An exhibit featuring artwork by Armenian artists to commemorate the 100th anniversary of the Armenian Genocide will be on display in four galleries at Fresno Art Museum.
The show — “1915-2015: Tradition, Legacy, Culture” — opens Friday, Jan. 23, with a reception at 5:30 p.m. and continues through April 26.
It is one of the first events of many planned by the Armenian Genocide Centennial Fresno Committee, which seeks to raise awareness about the Armenian Genocide of 1915 when 1.5 million Armenians were killed by the Ottoman Turkish government and to inspire people to overcome adversity through the stories of its survivors.
The exhibition features some of the most prominent Armenian artists of the last century — John Altoon, Varujan Boghosian, Charles Garabedian, Arshile Gorky, Khachik Khachatouryan and Rueben Nakian — as well as artists with a local connection — Ara Dolarian, Ed Marouk, Varaz Samuelian, Arminee Shishmanian and, of course, William Saroyan. Some pieces are on loan from various art galleries and personal collections throughout the country.
“The art is to celebrate the rich culture of the Armenian artists,” says Joyce Kierejczyk, guest curator and committee member. “Even though we have survived a genocide, they have been allowed to create art and keep cultures alive through art.”
Regina Peters, another committee member, says the show is important to the community: “It’s world-class art being brought into the community to see, experience and educate.”
Here are 10 things to see and do at the exhibit:
•Bronze sculpture of Saroyan
In a window display, the piece by Shishmanian depicts Saroyan reading while sitting on a tree stump. The tree also supports a bike that Saroyan was known for riding all over town. It was Shishmanian’s tribute to Saroyan on his 100th birthday. He was born on Aug. 31, 1908. Shishmanian, who lives and works in Fresno, creates a wide range of art, including watercolor, acrylic, oil paintings, pastels and bronze sculpture.
•“Genocide” assemblage by Boghosian
The surrealism of Boghosian’s assemblage features children’s blocks in the colors of the national flag of Armenia — red, blue and orange — and in different formations. One block bears the weight of a grape-picking knife. The blocks and knife are “found objects” that Boghosian uses in the assemblage. Kierejczyk believes the piece shows “things that shouldn’t have happened” and the blocks represent “building new life.”
•A bronze sculpture by Marouk
The piece stands about 15-inches tall, depicting a man with a hand on the shoulder of a younger man in handcuffs. Peters believes the man is offering counsel to a person being taken away. “It’s a very moving piece,” she says. “At first, I didn’t see the handcuffs.” Marouk is a former Fresno attorney who took up art later in life. His commissions include busts done for the Robert Coyle Federal Courthouse, the Fifth District Court of Appeals, the San Joaquin School of Law and the Fresno County Law Library.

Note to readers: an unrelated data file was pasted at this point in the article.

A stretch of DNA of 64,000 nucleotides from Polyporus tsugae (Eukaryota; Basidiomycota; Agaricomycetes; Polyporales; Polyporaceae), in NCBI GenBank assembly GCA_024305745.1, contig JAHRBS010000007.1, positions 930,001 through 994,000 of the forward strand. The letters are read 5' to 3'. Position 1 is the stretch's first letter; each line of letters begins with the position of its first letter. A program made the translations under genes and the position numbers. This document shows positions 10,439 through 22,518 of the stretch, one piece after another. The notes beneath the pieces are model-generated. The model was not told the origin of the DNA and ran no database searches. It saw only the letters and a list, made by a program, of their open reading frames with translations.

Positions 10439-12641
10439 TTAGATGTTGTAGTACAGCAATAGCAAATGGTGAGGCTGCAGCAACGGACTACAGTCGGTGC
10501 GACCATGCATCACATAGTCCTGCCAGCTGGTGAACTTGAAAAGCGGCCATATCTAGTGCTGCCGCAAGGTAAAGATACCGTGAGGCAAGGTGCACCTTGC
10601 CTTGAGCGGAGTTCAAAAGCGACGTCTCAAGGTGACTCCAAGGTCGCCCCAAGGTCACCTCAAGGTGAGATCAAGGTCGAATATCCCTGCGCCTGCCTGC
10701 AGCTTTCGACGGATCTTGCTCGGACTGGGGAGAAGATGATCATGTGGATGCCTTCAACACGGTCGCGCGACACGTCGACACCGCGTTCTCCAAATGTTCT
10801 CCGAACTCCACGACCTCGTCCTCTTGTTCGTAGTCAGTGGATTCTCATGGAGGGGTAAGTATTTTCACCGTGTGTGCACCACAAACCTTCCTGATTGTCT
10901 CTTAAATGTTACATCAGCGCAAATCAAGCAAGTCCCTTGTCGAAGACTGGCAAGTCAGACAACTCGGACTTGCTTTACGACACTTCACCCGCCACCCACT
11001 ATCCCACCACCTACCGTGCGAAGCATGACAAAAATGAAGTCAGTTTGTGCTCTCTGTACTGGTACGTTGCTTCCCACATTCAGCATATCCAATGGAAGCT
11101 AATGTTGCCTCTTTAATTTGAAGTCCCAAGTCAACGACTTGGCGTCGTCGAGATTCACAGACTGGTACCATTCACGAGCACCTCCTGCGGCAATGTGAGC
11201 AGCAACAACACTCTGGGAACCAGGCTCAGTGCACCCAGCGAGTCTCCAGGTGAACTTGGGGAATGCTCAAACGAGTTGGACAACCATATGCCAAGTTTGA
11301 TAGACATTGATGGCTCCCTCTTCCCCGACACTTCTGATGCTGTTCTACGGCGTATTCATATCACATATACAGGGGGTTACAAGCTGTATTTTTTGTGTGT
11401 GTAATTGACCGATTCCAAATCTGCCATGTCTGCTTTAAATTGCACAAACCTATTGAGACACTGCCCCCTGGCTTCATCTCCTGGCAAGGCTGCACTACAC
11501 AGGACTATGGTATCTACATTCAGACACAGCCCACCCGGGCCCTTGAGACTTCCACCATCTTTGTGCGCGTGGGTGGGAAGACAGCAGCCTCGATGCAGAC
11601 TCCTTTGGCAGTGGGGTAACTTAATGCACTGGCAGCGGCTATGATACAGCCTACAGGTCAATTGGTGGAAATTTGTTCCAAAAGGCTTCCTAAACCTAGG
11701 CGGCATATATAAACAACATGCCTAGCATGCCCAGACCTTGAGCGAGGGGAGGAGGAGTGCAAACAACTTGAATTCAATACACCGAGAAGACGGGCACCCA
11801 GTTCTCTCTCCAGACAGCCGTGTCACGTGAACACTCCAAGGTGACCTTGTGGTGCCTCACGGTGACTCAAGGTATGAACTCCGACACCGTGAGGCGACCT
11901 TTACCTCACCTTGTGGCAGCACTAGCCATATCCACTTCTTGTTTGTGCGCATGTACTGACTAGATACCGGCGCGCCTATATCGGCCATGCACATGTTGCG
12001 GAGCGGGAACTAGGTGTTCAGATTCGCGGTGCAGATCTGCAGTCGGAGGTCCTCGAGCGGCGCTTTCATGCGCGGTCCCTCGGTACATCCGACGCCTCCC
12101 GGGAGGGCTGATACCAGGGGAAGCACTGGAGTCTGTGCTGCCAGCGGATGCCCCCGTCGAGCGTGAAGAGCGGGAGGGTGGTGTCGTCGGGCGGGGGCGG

•Samuelian’s portrait of wife Anna
Known for bold colors and strong forms, Samuelian painted his wife in a style he wouldn’t normally paint. “The eyes are compelling,” Kierejczyk says. “She has a story to tell. When you look at her, you can see how he loved her and how she loved him.” Samuelian’s work is all around Fresno, including the large bronze sculpture of Armenian legendary figure David of Sassoon on horseback wielding a sword at Fresno County Courthouse Park and the bust of Saroyan at Fresno Convention Center.
Saroyan is known as the Pulitzer Prize-winning writer. Many people don’t realize he was also an artist. His paintings are lyrical, free explorations of color and line. Saroyan said, “I began to make drawings again ... because my son was making them. ... Most of the drawings are made so swiftly as to seem to have been instantaneous.” Peters says, “Children are taught in a traditional way to draw. This will open to the contemporary drawing. He was consistent with the style.”
•Sculptures of succulents by Khachatouryan
He is known for contemporary expressions of his bronze and stainless steel sculptures. He also has employed experimental/multimedia, glass, interactive, mosaics and murals. Kierejczyk says she appreciates looking at the world of succulents through the artist’s eyes. “They are artists taking something so rough and prickly and making it into beautiful sculptures,” she says. “It is how he has taken art form to bronze and stainless steel.”
He is known for his abstract and figurative work and adeptly executed line, color and subject matter. “Untitled” was recently exhibited at the Los Angeles County Museum of Art. Today, so many can also view Altoon’s work on their smartphones, but to see “Untitled” in person is a rare treat. “It comes to life 100 times when you see it in person,” Peters says.
Gorky and his family were witnesses of the Armenian Genocide, resulting in his mother’s death from starvation in 1919. In 1940s New York, he participated in the avante-garde abstract art movement. He developed his own style and moved into his own passionate, personal language of visual expression, which was informed by the suffering and loss he experienced in his own life.
•Listen to “Come On-a My House”
A recording of the song performed by Rosemary Clooney will be played during the show — near the pieces on and by Saroyan. The song was written by Ross Bagdasarian and his cousin, Saroyan, in the summer of 1939 while driving across New Mexico. The melody is based on an Armenian folk song. It was released by Clooney on her album by the same title on June 6, 1951. The song launched Clooney’s career.
•Meet Joan Quinn
She is an art collector who has loaned pieces by Garabedian, known for classic imagery in his bold paintings, and Altoon, including his “Untitled” piece. She will be available to meet people at the reception Jan. 23.